Raising Very Nice Pagans

We’ve sat in pews; we’ve graduated from Sunday School, Youth Group, College & Careers; we’ve joined small groups, bought (and read) daily devotionals, made casseroles, packed Operation Christmas Child boxes, said prayers with our kids, joined worship teams. We are experts at Bible trivia and can self-GPS the nearest Christian bookstore. We visit nursing homes, take annual mission trips to Dominican Republic, leave bags of non-perishables in the donation bin at the grocery store. We are the people who were raised in good Christian homes, who populate churches and Christian schools and who pass the legacy down the generations. But sometimes we wake up in a cold sweat in the middle of the night, take stock of our lives and wonder, “Is this it? Is this faith? Am I actually a Christian?”

Barrett Johnson’s article “How to Raise a Pagan Kid in a Christian Home” resonated with me before I even read it. As a poster child for Christian upbringing, I understand that title in a gut-gripping way. Johnson’s premise is that an awful lot of what we teach children about God, both at home and at church, ends up being moralistic codes of behavior rather than actual faith. We teach them to share and be kind and forgive and be generous and love others and cherish their purity and read the Bible and pray. Doing this, we turn them into very nice, well-behaved human beings. But do we teach them to know God? To understand that the core of faith is that we are forgiven, not that we are required to live perfectly? Johnson writes, “Do you teach your kids ‘be good because the Bible tells you to’ or do you teach your kids that they will never be good without Christ’s offer of grace? There is a huge difference. One leads to moralism; the other leads to brokenness. One leads to self-righteousness; the other leads to a life that realizes that Christ is everything and that nothing else matters.” Good behavior is often faith’s imposter.

The god of good behaviour

I am well acquainted with the god of good behavior. And I realize that I’m well on my way to teaching my daughter to know that god too. Yet my Bible tells me that Jesus came to liberate us from life under the law because we can’t behave well, no matter how hard we try. The law – the rules – are our death sentence, our certain failure. Paul said, “I want to do what is good, but I don’t. I don’t want to do what is wrong, but I do it anyway” (Romans 7:19, NLT). Paul said that. Saint Paul. If he couldn’t stay on the good behavior wagon of his own effort, goodness knows, neither can I. Am I setting my child up for certain failure, for a constant awareness of falling short of the very laws from which Jesus came to free us? As long as I focus on the behavior rather than the reason for it, I suppose I am.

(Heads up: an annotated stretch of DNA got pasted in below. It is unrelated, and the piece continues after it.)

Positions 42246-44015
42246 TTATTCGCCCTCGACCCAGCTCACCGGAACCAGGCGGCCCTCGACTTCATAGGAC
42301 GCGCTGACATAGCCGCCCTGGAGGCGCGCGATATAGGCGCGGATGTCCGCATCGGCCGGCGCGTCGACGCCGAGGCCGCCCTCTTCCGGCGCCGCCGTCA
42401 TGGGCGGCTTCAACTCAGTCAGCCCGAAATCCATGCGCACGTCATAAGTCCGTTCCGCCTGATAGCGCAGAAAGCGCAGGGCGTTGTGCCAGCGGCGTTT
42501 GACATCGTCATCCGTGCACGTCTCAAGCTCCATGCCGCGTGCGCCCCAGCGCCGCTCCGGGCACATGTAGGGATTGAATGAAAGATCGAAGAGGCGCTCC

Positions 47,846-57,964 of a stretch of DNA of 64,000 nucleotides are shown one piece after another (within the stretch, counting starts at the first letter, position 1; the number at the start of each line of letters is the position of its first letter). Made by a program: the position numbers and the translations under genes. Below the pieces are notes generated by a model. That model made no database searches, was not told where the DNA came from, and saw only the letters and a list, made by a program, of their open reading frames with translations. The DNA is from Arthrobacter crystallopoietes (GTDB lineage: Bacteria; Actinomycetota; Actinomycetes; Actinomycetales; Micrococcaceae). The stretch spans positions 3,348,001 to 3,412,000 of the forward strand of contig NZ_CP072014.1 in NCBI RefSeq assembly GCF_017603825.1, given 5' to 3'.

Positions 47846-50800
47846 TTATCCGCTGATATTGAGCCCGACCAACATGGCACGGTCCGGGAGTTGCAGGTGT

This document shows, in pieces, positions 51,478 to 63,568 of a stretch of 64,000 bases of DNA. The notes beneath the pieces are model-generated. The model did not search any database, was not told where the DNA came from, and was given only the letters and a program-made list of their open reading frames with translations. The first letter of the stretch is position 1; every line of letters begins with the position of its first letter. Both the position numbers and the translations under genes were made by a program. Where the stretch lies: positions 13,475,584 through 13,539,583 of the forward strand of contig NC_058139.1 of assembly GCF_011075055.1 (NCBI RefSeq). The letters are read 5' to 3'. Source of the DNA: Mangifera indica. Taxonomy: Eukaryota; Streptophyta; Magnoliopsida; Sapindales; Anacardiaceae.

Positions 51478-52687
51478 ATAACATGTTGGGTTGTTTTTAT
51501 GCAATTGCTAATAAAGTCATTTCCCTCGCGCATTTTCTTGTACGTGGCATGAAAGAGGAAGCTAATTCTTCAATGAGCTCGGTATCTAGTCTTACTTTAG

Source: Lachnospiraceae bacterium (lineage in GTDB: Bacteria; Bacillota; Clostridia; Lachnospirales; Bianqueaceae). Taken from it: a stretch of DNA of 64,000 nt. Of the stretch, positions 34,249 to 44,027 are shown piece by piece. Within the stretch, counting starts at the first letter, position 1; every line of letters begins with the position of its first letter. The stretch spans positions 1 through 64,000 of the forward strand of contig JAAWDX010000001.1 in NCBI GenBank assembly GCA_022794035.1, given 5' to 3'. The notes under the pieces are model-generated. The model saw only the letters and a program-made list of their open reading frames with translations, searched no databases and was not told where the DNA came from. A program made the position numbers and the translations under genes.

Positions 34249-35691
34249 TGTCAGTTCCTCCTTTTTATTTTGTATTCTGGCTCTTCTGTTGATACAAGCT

The very practical question that has emerged from this this line of thinking is, how can I teach my daughter not so much to obey but to abide? How do I teach her to be a branch tapped into the source of all life, drawing Jesus into her very self like sap to twigs of the tree? How do I separate the rules of every day life which she must learn from the freedom and grace she has in Christ?

I really don’t know how to answer these questions, but I plan to pursue them. A friend recommended The Jesus Storybook Bible, which highlights the grace and purposes of Jesus through the whole biblical narrative, and we’ve been enjoying it. And I would love to get some input from other parents on how they teach their kids to distinguish between obeying the rules and living under grace.

There is increasing pressure in this secular postmodern era – in which everything is game for questioning – to walk this faith and live it, not just to talk about it. Theology can be challenged, but real life evidence is hard to dispute. Can we Christian parents soak in and soak up the truth of our forgiven-ness, our accepted-ness and then collaborate on practical ways to live this out in front of our kids? It has to begin with us. Waking up in the middle of the night to rehash the many ways I’ve failed to live up to the rules is not faith. I need to believe, right there in that moment in the dark, that still I am with my heavenly Father (Psalm 139), covered by grace and stamped with his approval, just as I am. And then I need to show my daughter how to do the same.


  • Emily Cramer

    Emily Cramer grew up in the Toronto area and spent most of her twenties living nomadically. She completed her English B.A. in New Brunswick (1999), burned through some existential angst in eastern Ontario and in Scotland, and finally wrapped up a Master’s in Christianity & the Arts in British Columbia (2008). She now lives in Barrie, Ontario with her husband and daughter, where she works as a college Communications teacher and hopes to stay put, at least for awhile. She has been privileged with a number of writing opportunities over the years, such as a summer newspaper column on the natural environment and a novella for her graduating thesis, and is now feeling honoured to be able to explore the next leg of her travels - parenting and family life - with the CC.

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